Imagine studying, training and eventually teaching at the same institution during the span of your career. A special group of physicians, faculty members and researchers at Baylor College of Medicine have had this unique experience.
Q: Did you always know you wanted to study science?
A: Yes. I had two amazing chemistry teachers, one in junior high and one in high school, who really fostered my love of science. My love of biomedical research came from two summers working in a lab at Loyola Medical School in Chicago studying the effects of acute alcohol exposure on male adolescent rats.
Q: Where and when did your journey with Baylor College of Medicine start?
A: I matriculated as a graduate student in the Department of Cellular Biology (now the Department of Molecular and Cellular Biology) in the fall of 1993. I then spent 1999-2004 as a postdoctoral fellow in the Department of Molecular Virology and Microbiology. I became a faculty member in 2004.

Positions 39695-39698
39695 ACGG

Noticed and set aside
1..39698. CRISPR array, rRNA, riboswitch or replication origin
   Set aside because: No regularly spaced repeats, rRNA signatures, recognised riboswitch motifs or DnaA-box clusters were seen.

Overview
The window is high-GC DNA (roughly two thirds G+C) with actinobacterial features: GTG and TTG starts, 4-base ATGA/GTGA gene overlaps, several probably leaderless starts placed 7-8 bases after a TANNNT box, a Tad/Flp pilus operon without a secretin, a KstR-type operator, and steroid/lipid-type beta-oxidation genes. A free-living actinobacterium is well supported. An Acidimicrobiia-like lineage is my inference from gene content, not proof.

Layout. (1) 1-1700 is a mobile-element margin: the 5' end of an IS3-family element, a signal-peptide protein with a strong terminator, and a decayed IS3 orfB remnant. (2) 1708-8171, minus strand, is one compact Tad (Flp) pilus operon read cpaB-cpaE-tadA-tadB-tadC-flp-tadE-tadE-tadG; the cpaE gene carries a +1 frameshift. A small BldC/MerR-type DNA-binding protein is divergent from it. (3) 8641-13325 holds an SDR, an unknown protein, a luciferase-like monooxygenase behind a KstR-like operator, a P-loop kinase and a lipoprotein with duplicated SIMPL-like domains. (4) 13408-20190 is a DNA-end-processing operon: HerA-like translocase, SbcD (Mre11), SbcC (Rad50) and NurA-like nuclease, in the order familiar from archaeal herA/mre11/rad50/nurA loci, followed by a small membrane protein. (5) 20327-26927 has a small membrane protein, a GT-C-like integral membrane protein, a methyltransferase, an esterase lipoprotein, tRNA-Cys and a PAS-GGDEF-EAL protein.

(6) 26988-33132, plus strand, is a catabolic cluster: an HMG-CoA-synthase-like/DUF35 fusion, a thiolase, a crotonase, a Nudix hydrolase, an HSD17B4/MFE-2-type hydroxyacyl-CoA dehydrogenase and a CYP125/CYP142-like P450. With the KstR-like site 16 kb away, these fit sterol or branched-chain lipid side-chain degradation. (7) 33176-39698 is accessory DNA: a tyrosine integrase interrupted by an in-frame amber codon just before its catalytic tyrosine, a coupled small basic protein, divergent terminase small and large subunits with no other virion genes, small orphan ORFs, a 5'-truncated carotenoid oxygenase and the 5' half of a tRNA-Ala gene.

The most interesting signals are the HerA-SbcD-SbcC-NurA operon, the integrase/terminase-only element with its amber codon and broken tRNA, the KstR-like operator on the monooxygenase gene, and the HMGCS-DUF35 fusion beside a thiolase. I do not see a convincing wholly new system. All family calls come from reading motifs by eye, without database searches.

Q: What inspired you to continue studying at Baylor?
A: The people here are a big reason that I came to graduate school at Baylor. I interviewed at 12 programs all around the country and after interviewing with cell biology at Baylor, I knew they were “my people.” The faculty members here are really invested in training students and teaching them to be amazing scientists.
Q: What is the most valuable lesson you’ve learned?
A: You have to be an advocate for yourself.
Q: What do you think makes Baylor unique?
A: I think the environment here fosters collaborations. There is very little intra-institutional competition, which directly results in an open-door culture that only makes the collective whole of the institution better.